This trip took place on 30th March 2021 and this Blog Post is obviously late and there will probably a few more posts that will also be late.
Welsh travelling rules have recently been relaxed so it was time for a day out. We weren’t going far, just 16 miles to the high ground near Newtown and although the road is a typical narrow, winding Welsh backroad it didn’t take us long. We parked in the little free car park at the start of the Kerry Ridgeway which runs for about 15 miles to Bishops Castle although we weren’t going anywhere near the distance.
This is where we stopped and shows the Knighton-Newtown road with the little car park to the right and the start of the Kerry Ridgeway path along the side of the road. The Kerry Ridgeway is one of the oldest paths in Wales probably from the time of the Bronze Age.
We started up the path and soon reached the bend where the path turns away from the road and continues uphill.
As we had started from high ground we had good views almost instantly although it was very hazy.
We walked further along the path looking for the Cross Dyke and soon found it. We couldn’t really miss it could we?
The Cross Dyke, just beyond that wooden post, crosses our path and the next picture shows the twin banks heading downhill towards Newtown and the following picture shows them running down to cross our path and join the top picture of the two below.
The Cross Dyke marks an ancient boundary long since forgotten but, rather like Offa’s Dyke, they took a lot of trouble and effort to build it.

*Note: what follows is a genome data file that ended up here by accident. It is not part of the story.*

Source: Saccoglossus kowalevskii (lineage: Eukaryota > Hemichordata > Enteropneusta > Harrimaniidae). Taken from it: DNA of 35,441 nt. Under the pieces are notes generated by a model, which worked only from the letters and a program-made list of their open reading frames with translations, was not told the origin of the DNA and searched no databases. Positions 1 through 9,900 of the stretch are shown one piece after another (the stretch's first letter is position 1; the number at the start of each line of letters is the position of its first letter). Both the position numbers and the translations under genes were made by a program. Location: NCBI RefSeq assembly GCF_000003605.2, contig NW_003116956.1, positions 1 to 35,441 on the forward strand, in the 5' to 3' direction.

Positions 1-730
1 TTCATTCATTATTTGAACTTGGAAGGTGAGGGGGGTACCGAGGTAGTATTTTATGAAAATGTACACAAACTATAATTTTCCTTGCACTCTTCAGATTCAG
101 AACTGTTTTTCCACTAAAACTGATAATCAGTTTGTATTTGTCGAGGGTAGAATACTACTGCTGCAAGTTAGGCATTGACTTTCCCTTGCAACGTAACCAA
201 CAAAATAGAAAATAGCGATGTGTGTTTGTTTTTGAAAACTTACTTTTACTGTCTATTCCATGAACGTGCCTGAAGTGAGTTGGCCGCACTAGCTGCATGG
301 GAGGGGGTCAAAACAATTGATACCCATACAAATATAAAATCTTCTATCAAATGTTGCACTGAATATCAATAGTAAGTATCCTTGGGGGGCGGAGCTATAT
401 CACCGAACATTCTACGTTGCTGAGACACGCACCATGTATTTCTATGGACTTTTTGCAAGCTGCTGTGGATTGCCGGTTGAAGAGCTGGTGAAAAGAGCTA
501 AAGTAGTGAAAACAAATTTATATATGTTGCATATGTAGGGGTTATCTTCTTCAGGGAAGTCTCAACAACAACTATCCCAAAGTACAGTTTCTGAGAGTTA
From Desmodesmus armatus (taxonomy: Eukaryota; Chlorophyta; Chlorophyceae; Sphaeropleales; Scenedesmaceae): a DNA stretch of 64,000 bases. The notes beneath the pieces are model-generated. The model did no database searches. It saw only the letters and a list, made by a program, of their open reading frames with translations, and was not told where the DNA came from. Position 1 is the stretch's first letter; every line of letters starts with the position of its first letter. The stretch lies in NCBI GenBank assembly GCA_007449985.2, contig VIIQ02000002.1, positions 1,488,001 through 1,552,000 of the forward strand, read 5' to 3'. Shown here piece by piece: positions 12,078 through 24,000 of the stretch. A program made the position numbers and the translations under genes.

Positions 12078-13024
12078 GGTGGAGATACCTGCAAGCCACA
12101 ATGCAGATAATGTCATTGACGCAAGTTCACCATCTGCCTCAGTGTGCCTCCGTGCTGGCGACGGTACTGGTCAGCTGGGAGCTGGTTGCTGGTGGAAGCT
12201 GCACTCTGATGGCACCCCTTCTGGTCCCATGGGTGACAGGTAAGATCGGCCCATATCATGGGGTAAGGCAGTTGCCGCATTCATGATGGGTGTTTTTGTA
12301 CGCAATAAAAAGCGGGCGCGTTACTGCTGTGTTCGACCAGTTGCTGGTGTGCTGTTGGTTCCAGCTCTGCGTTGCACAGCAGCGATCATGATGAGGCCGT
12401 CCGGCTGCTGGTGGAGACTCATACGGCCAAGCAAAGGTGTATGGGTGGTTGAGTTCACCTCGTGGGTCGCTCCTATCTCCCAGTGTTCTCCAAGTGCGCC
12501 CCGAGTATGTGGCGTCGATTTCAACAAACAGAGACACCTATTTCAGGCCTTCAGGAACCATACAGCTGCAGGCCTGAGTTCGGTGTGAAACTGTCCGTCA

Nearby are the Two Tumps which are Bronze Age burial mounds. There is one on the left, just poking above the far horizon, and one to the right of that, and a little further back, with the far horizon just showing over the top.
We headed further up the path as far as this viewing point which has information, hill names etc., to identify what you can see around you.
It was now time to leave the Kerry Ridgeway, as we had more to do, so we headed back down the path admiring the views on the way.
Along the path I spotted a small area of tiny flowers and there is also a daisy to give a scale. Difficult to identify precisely because there are so many different varieties but it probably is a member of the Whitlow-grass group.
We soon arrived back at the car having been serenaded by Skylarks along the way. We drove towards Knighton for no more than a half-mile and parked in a large layby next to a landscape feature know as ‘The Ring’.
The Ring is a geographical feature caused by the River Teme eroding the bank and causing the higher ground to collapse and then the collapsed soil to be washed away. This picture was taken from road level on a previous occasion and the river is partly in flood producing this waterfall.
On this trip it was relatively dry with little water flowing.
This is the Ring itself. It’s called ‘The Ring’ because it is shaped like a large semi-circular amphitheatre.
We decided that we needed to climb down to look more closely at the waterfall which was at the bottom. It is not safe to climb down just anywhere because the sides are generally far too steep. So we had to visually plot a route down and then set off. The route we followed proved to be quite easy and it didn’t take us long to reach the river.
There was just a trickle of water over the waterfall, which is a pity, so we shall, perhaps, have to try again sometime when it is a bit wetter.
This is the River Teme, the same River Teme that flows through Knighton, heading off from the waterfall down the valley towards Knighton and we now hope to do the same. All we have to do is get back up to the road. We did that without incident, although slower than coming down.
The end of our short, but interesting, trip.